Some over-the-counter (OTC) medicines, such as paracetamol, are being substituted for alternatives in supermarket home deliveries if the item ordered is out of stock, the Royal Pharmaceutical Society (RPS) said yesterday (October 14).
Such practices may be “putting customers at risk”, as substitutions “have, on occasion, contained different or additional ingredients to those originally ordered”, the RPS said. It has written to the British Retail Consortium to alert the organisation to the issue, it added.
“Without clear and explicit messaging to explain this to customers, such substitutions could cause a serious risk to health, especially among those who cannot tolerate or may be allergic to a specific ingredient,” the RPS added.
C+D asked the RPS for details on which supermarket pharmacy chains are involved and how many incidences it has been made aware of. However, the RPS was unable to provide further information , although a spokesperson told C+D yesterday that the organisation had been “made aware of [the] issues by our members”.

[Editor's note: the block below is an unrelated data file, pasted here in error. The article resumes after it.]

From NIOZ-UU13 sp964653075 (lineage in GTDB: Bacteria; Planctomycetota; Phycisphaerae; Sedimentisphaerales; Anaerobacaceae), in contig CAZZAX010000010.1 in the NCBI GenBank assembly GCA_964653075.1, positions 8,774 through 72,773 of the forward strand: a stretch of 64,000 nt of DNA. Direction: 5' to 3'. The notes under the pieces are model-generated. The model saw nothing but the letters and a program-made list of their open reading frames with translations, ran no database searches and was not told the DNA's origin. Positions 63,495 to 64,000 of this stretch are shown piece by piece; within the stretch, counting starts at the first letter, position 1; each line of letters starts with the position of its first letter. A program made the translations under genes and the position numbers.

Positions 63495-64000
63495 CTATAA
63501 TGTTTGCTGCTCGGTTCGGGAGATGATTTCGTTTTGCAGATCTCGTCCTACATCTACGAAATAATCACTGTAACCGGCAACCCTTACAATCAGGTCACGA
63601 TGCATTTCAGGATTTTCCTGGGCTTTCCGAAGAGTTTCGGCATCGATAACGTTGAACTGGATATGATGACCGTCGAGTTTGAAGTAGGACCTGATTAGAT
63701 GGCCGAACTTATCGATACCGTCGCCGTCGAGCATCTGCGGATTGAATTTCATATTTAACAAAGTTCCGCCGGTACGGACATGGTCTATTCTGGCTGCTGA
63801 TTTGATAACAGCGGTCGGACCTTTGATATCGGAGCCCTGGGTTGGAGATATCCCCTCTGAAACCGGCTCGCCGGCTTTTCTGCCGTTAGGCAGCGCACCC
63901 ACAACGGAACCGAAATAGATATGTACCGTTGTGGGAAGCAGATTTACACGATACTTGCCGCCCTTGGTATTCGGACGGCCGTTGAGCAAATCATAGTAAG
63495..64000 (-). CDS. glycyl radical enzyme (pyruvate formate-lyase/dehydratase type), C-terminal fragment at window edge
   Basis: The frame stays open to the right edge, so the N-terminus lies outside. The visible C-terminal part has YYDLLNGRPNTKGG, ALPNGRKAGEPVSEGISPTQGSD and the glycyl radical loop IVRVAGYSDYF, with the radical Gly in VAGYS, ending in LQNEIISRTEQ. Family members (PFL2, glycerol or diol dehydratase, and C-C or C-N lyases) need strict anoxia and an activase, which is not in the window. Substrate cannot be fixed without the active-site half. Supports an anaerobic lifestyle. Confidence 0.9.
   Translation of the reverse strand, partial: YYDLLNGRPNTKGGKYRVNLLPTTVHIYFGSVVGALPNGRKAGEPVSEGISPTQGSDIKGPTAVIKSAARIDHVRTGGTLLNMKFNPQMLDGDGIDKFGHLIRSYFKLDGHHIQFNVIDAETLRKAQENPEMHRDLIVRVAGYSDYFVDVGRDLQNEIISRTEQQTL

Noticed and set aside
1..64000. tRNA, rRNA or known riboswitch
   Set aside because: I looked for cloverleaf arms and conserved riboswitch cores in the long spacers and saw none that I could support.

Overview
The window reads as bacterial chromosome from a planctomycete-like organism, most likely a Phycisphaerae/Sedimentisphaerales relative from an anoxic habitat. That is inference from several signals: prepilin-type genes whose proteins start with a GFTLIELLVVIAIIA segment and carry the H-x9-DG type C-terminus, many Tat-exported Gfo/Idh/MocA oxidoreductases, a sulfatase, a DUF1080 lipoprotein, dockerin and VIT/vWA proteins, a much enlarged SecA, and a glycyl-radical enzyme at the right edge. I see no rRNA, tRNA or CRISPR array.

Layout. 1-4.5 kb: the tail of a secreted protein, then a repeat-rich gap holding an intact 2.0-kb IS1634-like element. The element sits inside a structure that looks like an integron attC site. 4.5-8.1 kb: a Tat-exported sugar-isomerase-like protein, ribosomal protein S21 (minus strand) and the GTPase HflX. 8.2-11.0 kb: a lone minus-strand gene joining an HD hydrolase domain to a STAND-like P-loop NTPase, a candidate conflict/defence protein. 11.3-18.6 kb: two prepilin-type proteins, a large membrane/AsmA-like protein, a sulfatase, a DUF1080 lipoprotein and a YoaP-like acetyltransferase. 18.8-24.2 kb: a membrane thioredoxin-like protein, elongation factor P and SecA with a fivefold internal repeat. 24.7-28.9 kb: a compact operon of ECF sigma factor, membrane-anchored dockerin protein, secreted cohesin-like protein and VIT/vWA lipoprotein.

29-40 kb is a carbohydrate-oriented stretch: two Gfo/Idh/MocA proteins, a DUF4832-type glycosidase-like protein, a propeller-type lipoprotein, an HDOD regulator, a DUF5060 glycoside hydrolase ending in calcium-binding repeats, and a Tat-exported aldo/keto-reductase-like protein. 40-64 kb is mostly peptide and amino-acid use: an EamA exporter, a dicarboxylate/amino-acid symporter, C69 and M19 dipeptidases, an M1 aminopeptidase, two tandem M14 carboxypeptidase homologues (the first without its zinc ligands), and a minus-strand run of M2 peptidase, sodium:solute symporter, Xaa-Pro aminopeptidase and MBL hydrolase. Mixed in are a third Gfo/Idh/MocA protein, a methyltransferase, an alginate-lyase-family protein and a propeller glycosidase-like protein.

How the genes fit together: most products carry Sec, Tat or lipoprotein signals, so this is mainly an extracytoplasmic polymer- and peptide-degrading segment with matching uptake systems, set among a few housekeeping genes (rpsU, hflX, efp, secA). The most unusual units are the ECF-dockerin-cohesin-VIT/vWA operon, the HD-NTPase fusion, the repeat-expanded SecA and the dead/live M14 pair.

RPS president Sandra Gidley said it is “vital that robust safety procedures for the sale of OTC medicines are in place,” as online shopping deliveries has become more commonplace as a result of COVID-19.
“We are calling on all retailers to review their processes and staff training to ensure that only like-for-like substitutions of medicines can take place as part of home deliveries,” she added.